My good friend and the founder of Capital Factory, Josh Baer, wrote a post last year saying that he will invest in your B2C startup. Well, so will we. We wrote the first check for ROIKOI, which went on to raise well over $1 million, and also made investments in Bigwig Games, Blue Avocado, Deep Eddy Vodka, Dropoff, and Threadover the past two years. We were also one of the first checks for Wisecrack, but that is based in Los Angeles, and invested in the Series A for talklocal, based in DC. And we are investors in several venture capital funds, including Lead Edge Capital, which holds early positions in Alibaba Group, BlaBlaCar, and other large-outcome B2C companies but these are not in Austin so I guess I'm diverging from my point of this post. In any case, that is a total of eight B2C company investments (if you include Wisecrack and talklocal) out of a total of 33 startups we are involved with, representing 24% of our portfolio (and 18% if you exclude Wisecrack and talklocal).Real Massive also has a kind of B2C dynamic, even though it is B2B, so maybe I should count them too as they are Austin-based. But our primary focus is SaaS, for which we have holdings in 19 startups (57% of our portfolio). Both Bazaarvoice and Coremetrics were/are SaaS businesses and we have the most experience to bring to that category. SaaS is also far less risky than B2C, and that brings me to the real point of this post.
This is part one of a three-part series on entrepreneurship. The parts:
- 'Is it too late for me to start my own business?', and other sheepish questions
- Who this new generation of aspiring entrepreneurs are and the new Golden Age of tech (Lucky7 post)
- How I define the soul of entrepreneurs: you change the world (Lucky7 post)
It's March of 2013 and I'm at Wharton serving as an Entrepreneur-in-Residence when I get a question that baffles me. I'm speaking at the Penn Founders' Club, where all University of Pennsylvania students are welcome as long as they are fervently working on a real business while they are in school. I've just wrapped up my opening comments and it is time for Q&A. The baffling question: "Have all of the really big ideas already been thought of?". I couldn't believe it when I could see the student was being serious and not just pulling my leg, and I was fired up. I passionately describe how the world always needs entrepreneurs to drive it forward, and there are always ideas - everywhere - if you just look hard to find them. I talk about how I just read the book Abundance, wrote the longest book review of my life on it at Lucky7, and there are thousands of great ideas in the book for entrepreneurs to solve the world's biggest problems. A few months later, Waze gets bought for $966 million by Google. A few months after that, Snapchat gets a rumored $3 billion offer from Facebook, which I wrote about in this Lucky7 post on valuations. And then almost a year after receiving that question at Penn, WhatsApp gets a firm acquisition offer of $19 billion from Facebook, one month after Google buys Nest for $3.2 billion.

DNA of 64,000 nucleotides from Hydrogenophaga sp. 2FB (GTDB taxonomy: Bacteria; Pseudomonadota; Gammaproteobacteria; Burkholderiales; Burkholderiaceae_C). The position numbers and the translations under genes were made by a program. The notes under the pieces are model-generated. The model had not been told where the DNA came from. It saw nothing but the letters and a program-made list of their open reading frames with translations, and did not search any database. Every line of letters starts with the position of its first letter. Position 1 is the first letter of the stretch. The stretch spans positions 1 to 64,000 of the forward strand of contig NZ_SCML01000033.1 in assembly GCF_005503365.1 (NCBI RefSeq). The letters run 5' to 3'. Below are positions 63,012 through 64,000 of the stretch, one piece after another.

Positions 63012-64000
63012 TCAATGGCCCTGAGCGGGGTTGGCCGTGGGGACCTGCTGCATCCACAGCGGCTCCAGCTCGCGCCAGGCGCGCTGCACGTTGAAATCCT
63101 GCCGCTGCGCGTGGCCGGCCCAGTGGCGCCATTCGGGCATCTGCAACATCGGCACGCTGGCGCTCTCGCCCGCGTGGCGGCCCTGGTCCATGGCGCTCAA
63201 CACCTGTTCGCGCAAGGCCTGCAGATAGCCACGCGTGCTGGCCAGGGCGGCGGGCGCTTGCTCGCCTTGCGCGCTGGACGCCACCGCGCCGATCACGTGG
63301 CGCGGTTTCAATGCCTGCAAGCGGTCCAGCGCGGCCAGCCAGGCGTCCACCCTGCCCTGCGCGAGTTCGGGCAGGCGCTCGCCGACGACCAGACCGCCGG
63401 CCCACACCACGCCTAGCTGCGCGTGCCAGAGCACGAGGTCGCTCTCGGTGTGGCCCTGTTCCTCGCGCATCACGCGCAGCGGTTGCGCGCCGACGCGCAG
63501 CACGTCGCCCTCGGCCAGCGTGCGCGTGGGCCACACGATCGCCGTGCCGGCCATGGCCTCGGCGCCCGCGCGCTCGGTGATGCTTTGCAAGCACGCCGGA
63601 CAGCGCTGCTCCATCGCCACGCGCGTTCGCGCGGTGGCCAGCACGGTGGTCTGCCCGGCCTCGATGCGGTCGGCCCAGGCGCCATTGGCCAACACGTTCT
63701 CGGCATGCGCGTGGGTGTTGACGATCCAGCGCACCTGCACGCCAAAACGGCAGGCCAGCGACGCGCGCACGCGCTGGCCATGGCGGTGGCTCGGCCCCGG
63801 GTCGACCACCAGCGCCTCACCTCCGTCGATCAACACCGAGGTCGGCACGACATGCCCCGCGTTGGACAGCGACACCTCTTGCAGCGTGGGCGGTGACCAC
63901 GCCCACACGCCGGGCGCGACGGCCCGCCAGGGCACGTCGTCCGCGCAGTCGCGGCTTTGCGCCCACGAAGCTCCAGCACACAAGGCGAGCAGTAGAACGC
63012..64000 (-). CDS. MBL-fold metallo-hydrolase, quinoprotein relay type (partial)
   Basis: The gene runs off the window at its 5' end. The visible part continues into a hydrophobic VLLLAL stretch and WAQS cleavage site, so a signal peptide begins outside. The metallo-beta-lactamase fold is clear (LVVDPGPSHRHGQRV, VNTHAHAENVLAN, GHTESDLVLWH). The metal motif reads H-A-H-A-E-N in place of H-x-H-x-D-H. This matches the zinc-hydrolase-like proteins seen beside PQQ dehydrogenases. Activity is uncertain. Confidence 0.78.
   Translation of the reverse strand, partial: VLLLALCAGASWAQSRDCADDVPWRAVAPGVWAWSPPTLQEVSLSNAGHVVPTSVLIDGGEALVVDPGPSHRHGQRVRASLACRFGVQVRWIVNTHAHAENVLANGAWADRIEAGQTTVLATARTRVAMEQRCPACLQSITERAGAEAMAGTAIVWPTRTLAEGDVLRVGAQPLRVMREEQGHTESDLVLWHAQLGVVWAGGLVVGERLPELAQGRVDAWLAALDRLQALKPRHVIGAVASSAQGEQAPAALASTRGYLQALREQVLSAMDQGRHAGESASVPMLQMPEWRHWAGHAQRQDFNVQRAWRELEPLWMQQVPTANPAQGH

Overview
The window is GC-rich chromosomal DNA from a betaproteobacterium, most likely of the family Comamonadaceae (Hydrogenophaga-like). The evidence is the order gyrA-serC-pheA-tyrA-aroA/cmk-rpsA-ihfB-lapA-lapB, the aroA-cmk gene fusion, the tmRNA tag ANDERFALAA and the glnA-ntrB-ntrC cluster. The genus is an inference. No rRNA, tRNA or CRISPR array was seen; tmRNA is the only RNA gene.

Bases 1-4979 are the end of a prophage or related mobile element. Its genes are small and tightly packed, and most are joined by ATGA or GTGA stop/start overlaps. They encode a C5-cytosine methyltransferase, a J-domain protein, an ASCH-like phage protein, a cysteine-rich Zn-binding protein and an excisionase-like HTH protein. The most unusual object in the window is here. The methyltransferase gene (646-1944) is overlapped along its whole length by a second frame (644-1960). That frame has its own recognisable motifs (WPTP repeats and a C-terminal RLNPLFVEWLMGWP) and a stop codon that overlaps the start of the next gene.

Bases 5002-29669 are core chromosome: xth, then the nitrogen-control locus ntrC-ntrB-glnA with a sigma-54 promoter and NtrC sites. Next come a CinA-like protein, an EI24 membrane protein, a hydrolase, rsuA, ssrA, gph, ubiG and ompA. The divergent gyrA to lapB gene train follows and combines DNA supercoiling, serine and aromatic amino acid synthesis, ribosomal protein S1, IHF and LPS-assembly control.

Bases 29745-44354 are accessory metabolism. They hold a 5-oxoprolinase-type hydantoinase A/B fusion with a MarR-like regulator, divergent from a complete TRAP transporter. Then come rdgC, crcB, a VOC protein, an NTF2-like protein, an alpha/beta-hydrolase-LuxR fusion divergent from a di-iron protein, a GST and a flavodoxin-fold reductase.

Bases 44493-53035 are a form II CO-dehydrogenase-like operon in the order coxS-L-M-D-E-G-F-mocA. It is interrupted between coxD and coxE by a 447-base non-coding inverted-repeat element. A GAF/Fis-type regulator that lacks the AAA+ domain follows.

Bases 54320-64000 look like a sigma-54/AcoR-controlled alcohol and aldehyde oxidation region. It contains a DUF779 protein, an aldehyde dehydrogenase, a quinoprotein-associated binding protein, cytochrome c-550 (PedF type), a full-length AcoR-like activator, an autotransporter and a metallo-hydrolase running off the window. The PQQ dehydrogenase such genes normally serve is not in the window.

We live in very interesting times. It's 2010 and I'm at a family reunion. We've just barely survived the most cataclysmic global financial crisis in the modern history and one of my cousins asks me, "How can tech be doing so well while the rest of the economy is doing so poorly?". I did my best to answer but the question kept eating at me. I remembered Michael Porter's Harvard Business Review article about the Internet being the sixth force - and how it would disrupt all of the previous five forces cited in his famous strategic model.
Fast forward just four years later and a five-year old company, WhatsApp, is bought for $19 billion by Facebook, a company that itself is only ten-years old at the time but worth a mighty $170 billion. Just two years earlier, when Facebook went public, the media was asking for Morgan Stanley's head - and sometimes Mark Zuckerberg's or David Ebersman's (CFO of Facebook) head - for what was perceived at that time as an overpriced IPO. Except that it wasn't... and any investors that held on to their IPO stock should now be very happy campers.
Last week was one of the toughest I’ve had. But the struggle was worth it. In Viktor Frankl’s book, Man’s Search for Meaning, he outlines how one’s search for meaning – when conducted authentically – is very hard.
I’m writing to tell you that I’ve decided not to continue to pursue Hurt+Harbach. Please let me be very clear up front on several things:
August 27th is a day that Jeff and I will never forget. We spent the evening with many of Austin's best entrepreneurs at the perfect communual venue - Lola Savannah. Together, we began mapping out the future of Hurt+Harbach, and the Austin entrepreneurial scene. We intended to keep the event small - at around 50 people - but hummingbirds can't be stopped and around 125 showed with just a few days notice. All throughout Lola Savannah, boards were displayed with provocative questions and answers were gathered via post-it notes. The awesome Stacy Weitzner, Creative Director of Sunni Brown, Ink, created a mural in real-time in the back to visually represent and memorialize it. It was a happening scene, and it was both humbling and energizing to be a part of it all. The beginning of something really great.